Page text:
Do you have a good sense of your child’s hand preference?
I am a pediatric occupational therapist, and this is a common conversation that I have with parents. While hand dominance is hereditary, its not a given. Science tells us that hand dominance is only about 24% heritable. Both my husband and I are right-handed, and my oldest is a leftie. Depending on their age, I work with children on specific motor skills, including their hand/eye/foot preference as a precursor to higher level fine motor skills and gross motor skills. How can you know if you child is on track?
Many parents notice a hand preference as early as age 2.
You may see consistency in the hand they use to color and cut (when they’re ready), but there are other ways to detect preference. Watch what hand is used to hold a toothbrush or fork/spoon. Offer art supplies at midline (center) and see how often they grasp with either hand. See what side of the body is preferred when throwing or kicking a ball.
Its still OK for kids to switch hands between 4 and 6
Many of my clients go back and forth between left and right when coloring. Its important to make sure that they are crossing midline – as this is a developmental precursor to higher level motor tasks. This means that they reach across their body with one hand to grab a utensil, instead of picking up with one hand, and transferring it at midline to the other. My advice to parents when kids switch hands – encourage the finish. Finish using the red marker with the left hand, before coloring blue with the right. Snip across the paper with scissors in the right hand, before switching quickly to the left because of fatigue.
Remember: true dominance isn’t established until 7.
This is a neurological marker, when the brain/body connection is strong and in sync. Preference is likely seen much earlier, but true DOMINANCE can be as late as age 7.
Rest assured, hand dominance will become clear.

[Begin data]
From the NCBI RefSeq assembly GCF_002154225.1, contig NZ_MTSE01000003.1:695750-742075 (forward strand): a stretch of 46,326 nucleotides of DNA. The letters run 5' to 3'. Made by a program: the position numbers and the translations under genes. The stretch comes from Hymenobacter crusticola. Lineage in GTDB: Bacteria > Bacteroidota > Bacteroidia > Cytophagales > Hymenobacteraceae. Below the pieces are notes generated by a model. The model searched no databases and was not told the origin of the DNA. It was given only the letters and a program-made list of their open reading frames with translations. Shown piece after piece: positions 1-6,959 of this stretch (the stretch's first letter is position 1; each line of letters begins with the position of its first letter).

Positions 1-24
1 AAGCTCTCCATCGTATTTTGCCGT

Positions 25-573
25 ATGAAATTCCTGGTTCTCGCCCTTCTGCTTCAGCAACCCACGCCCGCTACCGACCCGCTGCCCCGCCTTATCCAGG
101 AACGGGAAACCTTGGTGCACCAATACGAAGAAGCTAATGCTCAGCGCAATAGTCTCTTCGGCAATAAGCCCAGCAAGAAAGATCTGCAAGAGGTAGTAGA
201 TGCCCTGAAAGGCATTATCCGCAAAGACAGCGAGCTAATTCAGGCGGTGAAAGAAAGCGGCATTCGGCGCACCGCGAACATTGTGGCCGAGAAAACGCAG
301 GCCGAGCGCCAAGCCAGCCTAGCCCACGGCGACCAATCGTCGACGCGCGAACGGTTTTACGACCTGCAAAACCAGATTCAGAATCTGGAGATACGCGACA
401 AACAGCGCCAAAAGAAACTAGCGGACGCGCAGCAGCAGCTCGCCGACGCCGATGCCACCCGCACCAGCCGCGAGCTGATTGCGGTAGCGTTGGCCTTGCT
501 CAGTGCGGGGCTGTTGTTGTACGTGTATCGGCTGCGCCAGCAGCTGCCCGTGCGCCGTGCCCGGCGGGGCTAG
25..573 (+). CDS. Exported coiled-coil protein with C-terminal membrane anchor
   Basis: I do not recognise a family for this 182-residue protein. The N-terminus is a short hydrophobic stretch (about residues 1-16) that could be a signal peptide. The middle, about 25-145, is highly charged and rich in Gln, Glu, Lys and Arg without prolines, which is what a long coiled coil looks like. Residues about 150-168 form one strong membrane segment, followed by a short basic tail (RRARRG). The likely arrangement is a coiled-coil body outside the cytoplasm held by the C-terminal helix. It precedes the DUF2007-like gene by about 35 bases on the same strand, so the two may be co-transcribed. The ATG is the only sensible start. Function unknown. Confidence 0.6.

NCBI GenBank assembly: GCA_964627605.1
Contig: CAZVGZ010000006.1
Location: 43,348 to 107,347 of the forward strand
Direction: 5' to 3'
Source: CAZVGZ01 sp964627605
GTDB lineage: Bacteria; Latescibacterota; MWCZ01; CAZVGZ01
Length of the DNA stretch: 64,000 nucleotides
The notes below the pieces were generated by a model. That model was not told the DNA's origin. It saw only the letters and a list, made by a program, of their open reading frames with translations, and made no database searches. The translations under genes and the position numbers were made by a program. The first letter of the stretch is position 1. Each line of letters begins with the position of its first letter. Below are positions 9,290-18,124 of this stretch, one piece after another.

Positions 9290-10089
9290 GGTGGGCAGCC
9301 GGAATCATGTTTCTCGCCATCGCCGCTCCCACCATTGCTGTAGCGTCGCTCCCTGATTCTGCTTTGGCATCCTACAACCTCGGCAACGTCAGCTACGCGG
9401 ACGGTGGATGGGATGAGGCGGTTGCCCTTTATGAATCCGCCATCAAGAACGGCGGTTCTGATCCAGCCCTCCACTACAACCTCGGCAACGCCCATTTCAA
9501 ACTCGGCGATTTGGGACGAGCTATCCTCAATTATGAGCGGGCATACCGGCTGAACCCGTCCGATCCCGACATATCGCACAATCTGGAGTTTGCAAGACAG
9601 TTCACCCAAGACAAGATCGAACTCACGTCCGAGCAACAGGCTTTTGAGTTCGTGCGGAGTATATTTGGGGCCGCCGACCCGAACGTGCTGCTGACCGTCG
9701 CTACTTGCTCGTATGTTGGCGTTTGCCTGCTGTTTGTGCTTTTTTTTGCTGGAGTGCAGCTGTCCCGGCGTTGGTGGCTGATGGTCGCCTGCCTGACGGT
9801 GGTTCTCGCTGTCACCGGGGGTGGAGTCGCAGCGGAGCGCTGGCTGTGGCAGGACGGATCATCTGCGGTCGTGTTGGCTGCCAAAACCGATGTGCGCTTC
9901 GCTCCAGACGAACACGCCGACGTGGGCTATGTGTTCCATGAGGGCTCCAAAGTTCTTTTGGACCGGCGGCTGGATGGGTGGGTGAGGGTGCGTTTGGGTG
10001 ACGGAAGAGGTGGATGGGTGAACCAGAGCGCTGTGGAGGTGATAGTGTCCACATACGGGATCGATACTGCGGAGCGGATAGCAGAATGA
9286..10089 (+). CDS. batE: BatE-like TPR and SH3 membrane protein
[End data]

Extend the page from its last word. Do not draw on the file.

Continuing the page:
Most of the time, you will have a good idea of hand skills by the time kindergarten rolls around. Once school begins, teachers and school-based occupational therapists are screening for fine motor delays that impact students at school. Kids will have to get on their seasonal clothes, manage their backpacks and open lunch containers under the watchful eyes of their teacher. Much of their work in kindergarten involves cut/color/paste, so trust that they are getting fine motor practice on the daily. If you have concerns, bring them up at parent-teacher conferences (and try my favorite tool for fine motor skills).
Some red flags to watch for:
1). Crossing Midline
When scribbling on paper, you can notice lines that cross the center of the paper, instead of the right hand coloring on the right side of the paper, while the left colors on the left side.
2). Poor bilateral skills
Tasks like catching a ball, holding paper while cutting, jump-roping, shoe-tying and even bike-riding requires both sides of the body.
3). Maladaptive grasp patterns
The following age norms are a guideline, look for a developmental progression. Modify fine motor work by utilizing a vertical surface when possible. Encouraging wrist extension while working upright facilitates grasp. Incorporate black/white boards, tape paper onto a wall/easel, use a slant-board.
4). Avoidance of fine motor tasks
Even with adequate exposure to fine motor tasks, art projects and sensory mediums, some kiddos still avoid the crayons and scissors like the plague. That’s OK, it will get better – don’t force something if it becomes negative. Think outside the box though – even Lego and other building toys hone the fine motor skills. Scratch art can be engaging, tearing/cutting card-stock mailers, Lite Brite or other peg-type play are all fine motor. Play-doh tools, clay creations and Wikki Sticks are also some of my favorite non-paper/pencil activities.
Still, if you’re concerned about your child’s development, talk to your pediatrician about the potential need for occupational therapy.